Foreign Relations & International Law

I'll Fight Putin Any Time, Any Place He Can't Have Me Arrested

Benjamin Wittes
Wednesday, October 21, 2015, 12:44 PM

My martial arts challenge to the President of the Russian Federation.

Published by The Lawfare Institute
in Cooperation With

What do former world chess champion Garry Kasparov, former State Department policy planning chief Anne-Marie Slaughter, former U.S. ambassador to Russia Michael McFaul, and big-name journalists Charles Lane, Jonathan Rauch, and Jeffery Goldberg all have in common?

All of them think Russian President Vladimir Putin needs to man up and meet me in single combat in a location where he can’t have me arrested.

Why Won't Vladimir Putin Fight Me?Martial arts videos of him litter the Internet. So do shirtless images. He tangles...

Posted by Benjamin Wittes on Sunday, October 18, 2015

My admittedly quixotic social media campaign to get Putin to fight me started more than a month ago when McFaul, now a professor at Stanford, tweeted this:

Without thinking too much about it, I tweeted back:

In response to another tweet, I clarified what has become my slogan since:

The following day, we had a similar exchange:

Initially, at least, there was no great groundswell of sentiment that Putin should fight me. McFaul “favorited” my tweets in these exchanges, but he didn’t comment on them. Most people, if they even noticed them, assumed I was kidding. And not a word from the Kremlin.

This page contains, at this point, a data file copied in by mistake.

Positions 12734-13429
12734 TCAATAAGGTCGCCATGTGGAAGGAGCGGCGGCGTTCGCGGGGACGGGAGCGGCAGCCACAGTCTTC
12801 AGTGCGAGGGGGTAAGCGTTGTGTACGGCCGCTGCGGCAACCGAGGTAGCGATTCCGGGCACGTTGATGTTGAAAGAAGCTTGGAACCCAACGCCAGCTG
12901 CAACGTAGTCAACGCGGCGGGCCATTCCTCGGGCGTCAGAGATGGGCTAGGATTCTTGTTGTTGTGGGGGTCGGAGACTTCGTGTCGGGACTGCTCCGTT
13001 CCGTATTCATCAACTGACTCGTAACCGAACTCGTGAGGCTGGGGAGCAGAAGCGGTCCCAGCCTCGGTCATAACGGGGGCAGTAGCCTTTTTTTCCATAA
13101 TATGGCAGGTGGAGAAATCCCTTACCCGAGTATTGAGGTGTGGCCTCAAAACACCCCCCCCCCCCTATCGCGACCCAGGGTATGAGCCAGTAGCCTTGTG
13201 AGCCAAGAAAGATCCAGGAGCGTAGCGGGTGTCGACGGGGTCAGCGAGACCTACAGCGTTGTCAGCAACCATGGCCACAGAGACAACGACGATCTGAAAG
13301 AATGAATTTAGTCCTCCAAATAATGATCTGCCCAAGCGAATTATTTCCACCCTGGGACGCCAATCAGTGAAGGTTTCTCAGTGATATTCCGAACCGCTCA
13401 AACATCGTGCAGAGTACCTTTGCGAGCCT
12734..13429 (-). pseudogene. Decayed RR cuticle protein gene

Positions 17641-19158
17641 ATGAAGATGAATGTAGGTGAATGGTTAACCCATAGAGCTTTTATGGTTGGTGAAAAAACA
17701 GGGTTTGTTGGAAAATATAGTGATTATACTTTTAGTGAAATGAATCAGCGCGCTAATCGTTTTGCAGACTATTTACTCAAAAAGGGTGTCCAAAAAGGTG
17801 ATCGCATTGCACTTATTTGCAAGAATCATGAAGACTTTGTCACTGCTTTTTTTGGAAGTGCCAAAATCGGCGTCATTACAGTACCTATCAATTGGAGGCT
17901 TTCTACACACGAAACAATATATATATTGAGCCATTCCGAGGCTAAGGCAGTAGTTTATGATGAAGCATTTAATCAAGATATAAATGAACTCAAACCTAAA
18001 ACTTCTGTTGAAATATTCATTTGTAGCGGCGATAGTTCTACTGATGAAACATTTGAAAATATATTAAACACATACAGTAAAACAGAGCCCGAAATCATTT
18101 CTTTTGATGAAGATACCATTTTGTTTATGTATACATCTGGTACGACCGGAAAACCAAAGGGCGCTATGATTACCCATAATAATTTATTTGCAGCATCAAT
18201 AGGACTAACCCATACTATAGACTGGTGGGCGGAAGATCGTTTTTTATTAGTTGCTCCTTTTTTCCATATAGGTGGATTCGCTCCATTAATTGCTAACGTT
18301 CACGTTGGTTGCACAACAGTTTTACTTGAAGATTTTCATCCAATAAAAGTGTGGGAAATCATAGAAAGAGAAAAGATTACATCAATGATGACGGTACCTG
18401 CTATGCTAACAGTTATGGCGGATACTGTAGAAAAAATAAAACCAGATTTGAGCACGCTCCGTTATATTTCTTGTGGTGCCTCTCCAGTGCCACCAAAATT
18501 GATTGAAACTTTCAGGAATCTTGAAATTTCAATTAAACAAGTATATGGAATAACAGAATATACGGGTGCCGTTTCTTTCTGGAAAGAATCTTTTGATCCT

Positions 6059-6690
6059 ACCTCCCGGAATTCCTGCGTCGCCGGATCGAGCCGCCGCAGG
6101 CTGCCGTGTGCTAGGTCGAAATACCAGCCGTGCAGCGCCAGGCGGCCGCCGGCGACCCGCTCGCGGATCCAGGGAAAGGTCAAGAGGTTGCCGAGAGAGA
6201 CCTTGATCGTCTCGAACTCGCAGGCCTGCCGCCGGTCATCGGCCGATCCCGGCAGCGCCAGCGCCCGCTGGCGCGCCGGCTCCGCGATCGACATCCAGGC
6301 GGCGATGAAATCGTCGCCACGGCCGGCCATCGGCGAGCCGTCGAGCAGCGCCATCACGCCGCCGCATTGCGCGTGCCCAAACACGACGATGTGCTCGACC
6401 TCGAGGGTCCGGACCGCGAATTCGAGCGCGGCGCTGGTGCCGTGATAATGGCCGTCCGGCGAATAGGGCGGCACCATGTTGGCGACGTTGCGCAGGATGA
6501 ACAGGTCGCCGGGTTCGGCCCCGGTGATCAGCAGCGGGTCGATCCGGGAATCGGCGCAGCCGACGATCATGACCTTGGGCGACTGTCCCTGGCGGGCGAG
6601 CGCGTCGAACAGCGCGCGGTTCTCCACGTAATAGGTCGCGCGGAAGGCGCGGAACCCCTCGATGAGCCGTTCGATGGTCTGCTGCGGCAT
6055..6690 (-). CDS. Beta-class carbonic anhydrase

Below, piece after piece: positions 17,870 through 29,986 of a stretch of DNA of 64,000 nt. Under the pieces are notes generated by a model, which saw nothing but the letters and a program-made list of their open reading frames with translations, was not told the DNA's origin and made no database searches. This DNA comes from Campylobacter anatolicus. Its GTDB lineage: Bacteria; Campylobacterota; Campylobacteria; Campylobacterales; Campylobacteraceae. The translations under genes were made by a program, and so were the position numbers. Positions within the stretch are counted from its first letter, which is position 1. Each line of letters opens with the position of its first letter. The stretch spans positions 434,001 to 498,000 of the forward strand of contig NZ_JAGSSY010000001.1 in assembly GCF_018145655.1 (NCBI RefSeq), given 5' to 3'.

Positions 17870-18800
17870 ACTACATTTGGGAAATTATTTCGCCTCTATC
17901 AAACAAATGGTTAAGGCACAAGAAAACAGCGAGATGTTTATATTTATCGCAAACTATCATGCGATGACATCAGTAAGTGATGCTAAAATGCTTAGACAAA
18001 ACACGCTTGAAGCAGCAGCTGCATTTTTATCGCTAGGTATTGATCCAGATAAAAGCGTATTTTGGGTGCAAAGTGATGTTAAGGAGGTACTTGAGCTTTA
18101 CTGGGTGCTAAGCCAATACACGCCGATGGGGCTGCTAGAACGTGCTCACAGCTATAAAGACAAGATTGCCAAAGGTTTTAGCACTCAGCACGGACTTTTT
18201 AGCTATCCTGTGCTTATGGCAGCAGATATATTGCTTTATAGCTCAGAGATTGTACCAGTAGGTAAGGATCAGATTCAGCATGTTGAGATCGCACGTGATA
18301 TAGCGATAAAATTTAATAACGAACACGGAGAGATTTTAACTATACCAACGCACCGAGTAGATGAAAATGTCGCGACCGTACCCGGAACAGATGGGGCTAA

But I wasn’t joking. I was, and remain, serious.

Martial arts videos of Putin litter the Internet. So do shirtless images. He tangles with endangered species and supposedly wrestles bears. But for all his displays of the crudest forms of masculinity, Putin only fights people who are in his power, whom he can have arrested, whose lives he can ruin. And I think they’re all taking falls for him. In fact, they’re not really fighting him at all.

I don’t pretend to have seen all of Putin’s martial arts videos, but I’ve watched a bunch of them, and they seem to follow a similar pattern: they involve some shots of Putin and others doing warm-ups, and then they involve a sequence of short clips, in each of which Putin throws someone who is prepared to take the throw; then there are warm handshakes and photo ops. At least in the videos I have seen, there are no committed attacks on Putin, and I see no evidence that his opponents are ever trying to get the better of him. The videos are demonstrations in which he shows off his masculine prowess with them taking what the Japanese call ukemi (defensive falls) for him.

Consider this one, for example:

These displays of masculinity play an important role in Putin's image domestically. As Brookings scholar and Putin biographer Fiona Hill explained in a conversation on the Lawfare Podcast, “It’s all in the first instance about public imaging. It’s meant to create connections with very clearly defined parts of his constituent base inside of Russia…” It dates, she told me, from early in his rise to power when he needed to portray himself as tough in response to the weakness, including physical weakness of his predecessor, Boris Yeltsin:

So there’s lots of stories about him being a street fighter as a little kid and as a teenager, about the martial arts—about him being strongly proficient in judo. This is actually one of the things that is verifiable about Putin in his late teens and into his early period in college. He was very good at judo. He has a black belt. He trained with a judo team. Many of the people who are close to him now come from that kind of milieu of training with him in St. Petersburg. And everything is emphasizing that Putin is a tough guy, that he’s got this ability to stick it out; even if he might look like the underdog,. . . he’s somebody who can leverage other people’s strengths against them and turn them into weaknesses and vulnerabilities. …